Strauss - Fred not finished
England captain Andrew Strauss refused to criticise Andrew Flintoff's decision to turn down a central contract.
Last Updated: 16/09/09 2:32pm
England captain Andrew Strauss refused to criticise Andrew Flintoff's decision to turn down a central contract from the England and Wales Cricket Board.
Flintoff, who retired from Test cricket after the recent Ashes victory, snubbed the offer of an incremental contract from the ECB in order to retain control over his playing schedule.
The Lancashire all-rounder, currently working his way back to fitness following a knee operation, is now free to market himself as a freelance player in one-day and Twenty20 competitions around the world.
Strauss, speaking after England's fifth straight loss to Australia in the NatWest Series, insisted Flintoff's refusal to sign an ECB deal did not necessarily mean the end of his international career.
"I don't know the reasons he's turned it down," Strauss said.
"Those are conversations the ECB will have to have with him in the coming days.
"He's obviously got his reasons for doing it, but I don't know what they are at this stage.
"I think we need to sit down and speak to him as to the reasons he's done this - and we'll then make an informed decision about what that means to his availability for England, going forward.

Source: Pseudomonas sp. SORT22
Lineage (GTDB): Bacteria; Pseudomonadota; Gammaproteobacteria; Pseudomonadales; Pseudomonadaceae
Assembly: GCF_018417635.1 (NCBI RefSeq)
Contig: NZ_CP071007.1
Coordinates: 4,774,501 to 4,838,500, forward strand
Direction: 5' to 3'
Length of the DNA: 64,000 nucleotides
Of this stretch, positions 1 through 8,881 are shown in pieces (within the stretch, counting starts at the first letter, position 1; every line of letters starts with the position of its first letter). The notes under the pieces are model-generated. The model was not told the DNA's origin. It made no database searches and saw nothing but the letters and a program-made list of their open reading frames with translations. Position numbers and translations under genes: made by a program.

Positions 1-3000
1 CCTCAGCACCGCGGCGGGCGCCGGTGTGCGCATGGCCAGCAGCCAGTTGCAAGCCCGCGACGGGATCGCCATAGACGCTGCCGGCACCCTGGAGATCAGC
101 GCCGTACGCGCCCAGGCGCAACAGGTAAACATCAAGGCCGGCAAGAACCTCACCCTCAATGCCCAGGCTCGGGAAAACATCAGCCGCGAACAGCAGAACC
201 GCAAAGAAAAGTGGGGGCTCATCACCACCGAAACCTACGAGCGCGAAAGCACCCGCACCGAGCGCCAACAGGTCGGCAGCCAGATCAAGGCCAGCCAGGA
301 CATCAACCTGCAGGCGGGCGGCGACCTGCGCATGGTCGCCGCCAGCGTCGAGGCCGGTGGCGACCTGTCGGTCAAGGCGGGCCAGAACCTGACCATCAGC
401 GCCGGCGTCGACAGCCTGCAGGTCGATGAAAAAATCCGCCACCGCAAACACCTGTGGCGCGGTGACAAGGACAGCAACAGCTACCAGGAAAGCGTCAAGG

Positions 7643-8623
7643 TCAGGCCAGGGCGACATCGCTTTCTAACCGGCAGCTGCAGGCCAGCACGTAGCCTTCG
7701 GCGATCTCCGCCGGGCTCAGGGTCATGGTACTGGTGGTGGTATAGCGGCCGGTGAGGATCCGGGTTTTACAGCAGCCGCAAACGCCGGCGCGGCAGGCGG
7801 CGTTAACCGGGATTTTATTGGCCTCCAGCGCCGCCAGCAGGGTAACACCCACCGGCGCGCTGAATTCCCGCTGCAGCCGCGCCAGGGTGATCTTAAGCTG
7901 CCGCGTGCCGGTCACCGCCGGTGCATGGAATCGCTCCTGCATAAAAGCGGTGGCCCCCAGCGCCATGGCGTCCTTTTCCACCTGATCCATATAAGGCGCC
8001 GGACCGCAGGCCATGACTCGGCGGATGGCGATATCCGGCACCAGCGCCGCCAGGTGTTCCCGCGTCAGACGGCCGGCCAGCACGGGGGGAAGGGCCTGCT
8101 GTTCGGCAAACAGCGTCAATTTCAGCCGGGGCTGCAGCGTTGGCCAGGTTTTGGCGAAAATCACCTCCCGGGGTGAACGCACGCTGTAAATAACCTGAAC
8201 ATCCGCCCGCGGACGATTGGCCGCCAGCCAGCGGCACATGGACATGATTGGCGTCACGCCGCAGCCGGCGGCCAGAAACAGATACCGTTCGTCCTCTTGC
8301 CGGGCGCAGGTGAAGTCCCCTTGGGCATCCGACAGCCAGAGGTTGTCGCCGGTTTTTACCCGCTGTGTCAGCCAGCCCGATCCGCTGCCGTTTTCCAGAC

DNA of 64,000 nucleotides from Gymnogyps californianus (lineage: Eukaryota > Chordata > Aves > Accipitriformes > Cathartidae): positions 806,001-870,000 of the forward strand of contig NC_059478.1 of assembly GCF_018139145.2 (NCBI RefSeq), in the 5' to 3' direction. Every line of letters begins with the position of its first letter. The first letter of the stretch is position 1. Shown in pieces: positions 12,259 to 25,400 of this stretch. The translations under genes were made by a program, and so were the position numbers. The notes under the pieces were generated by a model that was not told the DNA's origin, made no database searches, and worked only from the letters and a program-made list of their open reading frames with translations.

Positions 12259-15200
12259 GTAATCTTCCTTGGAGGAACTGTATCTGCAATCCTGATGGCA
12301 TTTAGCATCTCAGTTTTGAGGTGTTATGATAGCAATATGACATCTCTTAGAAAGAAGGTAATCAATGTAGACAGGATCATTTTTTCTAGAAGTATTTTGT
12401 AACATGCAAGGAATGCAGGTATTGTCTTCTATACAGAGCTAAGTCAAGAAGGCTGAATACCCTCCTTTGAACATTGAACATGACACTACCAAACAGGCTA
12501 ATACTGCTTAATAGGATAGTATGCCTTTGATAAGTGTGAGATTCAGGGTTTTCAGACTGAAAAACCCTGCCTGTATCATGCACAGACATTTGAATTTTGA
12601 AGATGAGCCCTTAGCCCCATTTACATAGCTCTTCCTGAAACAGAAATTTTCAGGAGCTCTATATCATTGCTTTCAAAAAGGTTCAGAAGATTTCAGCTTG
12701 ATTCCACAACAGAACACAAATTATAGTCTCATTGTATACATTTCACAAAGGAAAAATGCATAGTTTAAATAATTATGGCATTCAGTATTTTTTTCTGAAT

"There's a reason he hasn't agreed to it, and we need to find out what that reason is."
Although the prospect of Flintoff picking and choosing his own playing schedule across the globe may not sit easily with the England hierarchy, Strauss was quick to point out that the talismanic all-rounder has not yet burned his bridges at international level.
"Anything 'Freddie' does is obviously big news. But I'm not going to sit here in judgement of him, because I don't know his reasons," he added.
"But I think if Fred is committed to playing for England he's still a great asset in the shorter formats of the game - and I'm sure he feels he has a lot of cricket left in him."
Australia captain Ricky Ponting, meanwhile, believes Flintoff's decision is a symptom of the changing nature of the sport.
"I don't know the ins and outs of it but it could happen more and more, especially with guys retiring from Test cricket and only wanting to play the shorter forms of the game," Ponting said.
"It's an individual decision and you can't begrudge the players doing that, especially someone like Flintoff who's played 70-odd Test matches and whose body has basically forced him out of Test cricket.
"It's inevitable it is going to happen. Players are going to make their mind up whether they want to play Test match cricket for their country all of the time or whether they want to play these other tournaments, so it's going to happen."